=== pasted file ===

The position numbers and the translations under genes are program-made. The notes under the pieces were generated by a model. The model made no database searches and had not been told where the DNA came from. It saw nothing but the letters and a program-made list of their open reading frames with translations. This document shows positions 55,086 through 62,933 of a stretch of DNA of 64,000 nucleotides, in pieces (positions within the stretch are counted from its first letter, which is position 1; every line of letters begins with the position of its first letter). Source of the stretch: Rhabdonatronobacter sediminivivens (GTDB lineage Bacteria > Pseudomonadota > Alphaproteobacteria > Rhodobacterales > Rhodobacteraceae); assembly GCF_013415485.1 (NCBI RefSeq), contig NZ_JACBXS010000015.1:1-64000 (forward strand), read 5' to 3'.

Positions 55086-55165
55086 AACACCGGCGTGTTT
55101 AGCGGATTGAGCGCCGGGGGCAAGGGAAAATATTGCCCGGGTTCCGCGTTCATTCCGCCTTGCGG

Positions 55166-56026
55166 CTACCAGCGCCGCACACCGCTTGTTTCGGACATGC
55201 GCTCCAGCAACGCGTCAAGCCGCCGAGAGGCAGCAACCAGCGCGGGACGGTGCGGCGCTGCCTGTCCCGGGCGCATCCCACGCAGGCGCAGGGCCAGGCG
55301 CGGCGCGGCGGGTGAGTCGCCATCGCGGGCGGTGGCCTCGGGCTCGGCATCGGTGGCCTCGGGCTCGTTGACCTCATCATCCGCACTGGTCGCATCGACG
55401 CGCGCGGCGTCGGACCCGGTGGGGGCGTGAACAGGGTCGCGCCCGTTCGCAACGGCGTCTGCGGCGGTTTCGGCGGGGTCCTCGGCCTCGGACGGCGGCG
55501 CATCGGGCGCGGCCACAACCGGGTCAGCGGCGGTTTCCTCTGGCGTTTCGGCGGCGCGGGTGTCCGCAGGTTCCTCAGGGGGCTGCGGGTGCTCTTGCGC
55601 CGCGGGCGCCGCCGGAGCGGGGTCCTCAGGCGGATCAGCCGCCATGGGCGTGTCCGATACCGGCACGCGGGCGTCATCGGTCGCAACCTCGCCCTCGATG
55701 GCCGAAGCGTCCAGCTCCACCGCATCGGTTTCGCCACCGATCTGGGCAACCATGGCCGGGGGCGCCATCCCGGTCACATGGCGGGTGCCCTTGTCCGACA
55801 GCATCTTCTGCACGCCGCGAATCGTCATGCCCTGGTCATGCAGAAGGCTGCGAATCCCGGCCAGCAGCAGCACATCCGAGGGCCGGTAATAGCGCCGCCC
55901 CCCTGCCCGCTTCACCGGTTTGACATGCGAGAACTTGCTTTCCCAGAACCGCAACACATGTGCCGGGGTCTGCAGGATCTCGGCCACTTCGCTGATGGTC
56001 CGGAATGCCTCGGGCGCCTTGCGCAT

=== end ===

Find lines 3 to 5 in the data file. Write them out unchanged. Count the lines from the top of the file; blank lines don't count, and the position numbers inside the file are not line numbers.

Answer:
55086 AACACCGGCGTGTTT
55101 AGCGGATTGAGCGCCGGGGGCAAGGGAAAATATTGCCCGGGTTCCGCGTTCATTCCGCCTTGCGG

Positions 55166-56026